Archive for the ‘ Must Read ’ Category

Rosie to the Rescue: Tighten Your Postbaby Belly and Raise Money for Breast Cancer

Thursday, August 8th, 2013

Becoming a parent was the very first time I thought about my own mortality with any sort of meaning.  Having children made me want to live until I was incredibly old. It was also about this time that my husband and I lost two friends to cancer. I realized that even the healthiest of us can be struck down by cancers that seem inexplicable.  The powerlessness that comes with the fear of life-threatening disease can be overwhelming, especially when we stare into the eyes of our children and see all the things from kindergarten to college graduation and beyond that we want to be there for, by their side.

Over recent years I’ve wished that I could do something that would in some way help the many amazing organizations that help push for advancements in research, so that we get closer to finding the cures for the diseases that take our loved ones too soon.  This is why I am very proud to share with you my partnership with Belly Bandit.  In case you don’t know what this marvelous piece of equipment is for, it’s an ingenious way to tuck, tighten, and sculpt that post-partum belly.  Fear not: This is no medieval-corset torture device, but instead a carefully structured band that wraps around your tummy and helps you to engage those oh-so-important muscles that we need to bring our possibly loose and flabby midsections (I know mine was!) back to what we had prebaby, or dreamed of in past years!

The amazing team at Belly Bandit is, like myself, passionate about helping women look good and feel good.  This year we decided to go a little further and create an Organic Pink Belly Bandit that helps to support the Shades of Pink Foundation, while being green at the same time.  The organization’s mission:

“Many women who are diagnosed with breast cancer have extra financial burdens placed on them during treatment and recovery. Common issues are insurance payments, food, transportation, childcare, and other essentials of daily life. Shades of Pink Foundation offers temporary financial assistance during their time in need.”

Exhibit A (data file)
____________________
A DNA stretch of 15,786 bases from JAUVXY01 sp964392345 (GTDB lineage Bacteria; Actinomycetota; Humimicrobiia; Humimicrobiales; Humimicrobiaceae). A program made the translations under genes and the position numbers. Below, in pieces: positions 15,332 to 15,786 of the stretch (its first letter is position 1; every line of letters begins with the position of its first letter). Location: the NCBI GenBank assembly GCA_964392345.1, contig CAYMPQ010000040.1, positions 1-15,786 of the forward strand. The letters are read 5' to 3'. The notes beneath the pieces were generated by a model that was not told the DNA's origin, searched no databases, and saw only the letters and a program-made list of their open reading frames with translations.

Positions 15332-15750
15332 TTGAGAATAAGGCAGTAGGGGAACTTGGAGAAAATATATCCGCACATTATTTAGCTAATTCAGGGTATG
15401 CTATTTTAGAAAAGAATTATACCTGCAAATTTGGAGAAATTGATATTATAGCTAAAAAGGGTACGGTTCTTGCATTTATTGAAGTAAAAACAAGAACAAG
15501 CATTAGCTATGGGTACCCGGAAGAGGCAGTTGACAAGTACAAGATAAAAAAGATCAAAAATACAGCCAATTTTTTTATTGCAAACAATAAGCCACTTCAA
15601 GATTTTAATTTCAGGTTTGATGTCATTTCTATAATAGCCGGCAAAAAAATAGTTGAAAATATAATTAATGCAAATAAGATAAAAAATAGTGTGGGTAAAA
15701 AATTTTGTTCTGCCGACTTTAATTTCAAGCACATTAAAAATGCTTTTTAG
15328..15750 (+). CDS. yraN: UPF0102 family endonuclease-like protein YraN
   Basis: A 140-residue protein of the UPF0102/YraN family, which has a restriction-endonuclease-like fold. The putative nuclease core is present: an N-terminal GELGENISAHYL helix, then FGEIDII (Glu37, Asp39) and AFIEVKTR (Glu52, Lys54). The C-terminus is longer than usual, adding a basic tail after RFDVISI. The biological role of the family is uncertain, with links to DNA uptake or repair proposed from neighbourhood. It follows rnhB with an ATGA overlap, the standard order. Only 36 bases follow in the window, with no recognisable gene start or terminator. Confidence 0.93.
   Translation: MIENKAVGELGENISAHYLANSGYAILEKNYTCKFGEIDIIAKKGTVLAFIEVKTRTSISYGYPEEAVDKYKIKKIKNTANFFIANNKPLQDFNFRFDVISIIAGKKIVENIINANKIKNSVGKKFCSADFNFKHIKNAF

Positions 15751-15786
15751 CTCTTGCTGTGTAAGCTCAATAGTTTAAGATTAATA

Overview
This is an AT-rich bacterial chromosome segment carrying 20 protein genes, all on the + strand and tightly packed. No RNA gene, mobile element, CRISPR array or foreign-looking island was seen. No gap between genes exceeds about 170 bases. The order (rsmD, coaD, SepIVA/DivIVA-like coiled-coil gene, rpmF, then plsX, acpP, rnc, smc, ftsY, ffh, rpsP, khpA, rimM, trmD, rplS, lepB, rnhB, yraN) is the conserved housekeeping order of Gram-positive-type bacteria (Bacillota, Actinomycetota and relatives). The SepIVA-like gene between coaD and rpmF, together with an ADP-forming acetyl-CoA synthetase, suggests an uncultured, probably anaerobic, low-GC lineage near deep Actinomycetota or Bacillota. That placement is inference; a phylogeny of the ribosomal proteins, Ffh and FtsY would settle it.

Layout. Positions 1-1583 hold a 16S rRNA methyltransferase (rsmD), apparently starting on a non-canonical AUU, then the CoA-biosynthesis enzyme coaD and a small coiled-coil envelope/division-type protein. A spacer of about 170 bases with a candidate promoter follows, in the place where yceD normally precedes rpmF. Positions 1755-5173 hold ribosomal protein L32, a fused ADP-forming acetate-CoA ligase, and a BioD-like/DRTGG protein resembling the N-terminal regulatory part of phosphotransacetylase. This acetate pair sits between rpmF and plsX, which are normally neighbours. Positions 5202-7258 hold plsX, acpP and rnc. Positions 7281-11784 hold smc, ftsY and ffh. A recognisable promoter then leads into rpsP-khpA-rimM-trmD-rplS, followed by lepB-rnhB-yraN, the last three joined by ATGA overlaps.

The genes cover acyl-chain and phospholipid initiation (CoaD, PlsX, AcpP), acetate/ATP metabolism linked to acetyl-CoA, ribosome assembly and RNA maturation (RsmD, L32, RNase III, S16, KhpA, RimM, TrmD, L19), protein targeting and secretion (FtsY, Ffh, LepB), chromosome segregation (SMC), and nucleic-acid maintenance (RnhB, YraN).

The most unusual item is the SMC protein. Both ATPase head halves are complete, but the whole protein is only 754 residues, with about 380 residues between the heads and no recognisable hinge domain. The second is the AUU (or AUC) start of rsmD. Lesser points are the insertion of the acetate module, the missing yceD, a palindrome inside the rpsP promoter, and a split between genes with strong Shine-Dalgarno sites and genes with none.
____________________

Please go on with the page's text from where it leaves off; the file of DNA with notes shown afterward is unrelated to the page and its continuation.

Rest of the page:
For both the Belly Bandit team and me, this is a very personal project.  They would like to dedicate it to their beloved friend Suzanne Herman who lost her battle with breast cancer, and I would like to dedicate it to those still fighting.

 

So whether it’s our pink Belly Bandit or a charity walk, or a mammogram that you take part in, join us in taking a little control in the fight against breast cancer, and raise awareness for yourself, your family and your friends.

To purchase the Rosie Pope Pink Organic Belly Bandit:

http://www.bellybandit.com/store/p-115-organic-band.aspx

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Jenny McCarthy on The View: Anti-Vaccine Views Get a Platform

Wednesday, July 17th, 2013

The following post is by Darshak Sanghavi, M.D., a contributing editor to Parents and author of A Map of the Child: A Pediatrician’s Tour of the BodyJenny McCarthy

Barbara Walters announced earlier this week that Jenny McCarthy will begin co-hosting The View this fall, taking one of the chairs vacated by Elisabeth Hasselbeck and Joy Behar.  Walters said in a statement that McCarthy “brings us intelligence as well as warmth” and “can be serious and outrageous.”

This decision has outraged many pediatricians and public health experts. For years, McCarthy has been one of the most public faces of the deadly anti-vaccine movement. The notion that vaccines cause autism has been discredited thoroughly. The British doctor who first proposed a link 15 years ago was found to engage in “callous disregard,” his article was retracted as erroneous by the journal that published it, and almost every author of the work has distanced themselves from it. However, the belief in a vaccine-autism link has survived with religious fervor ever since.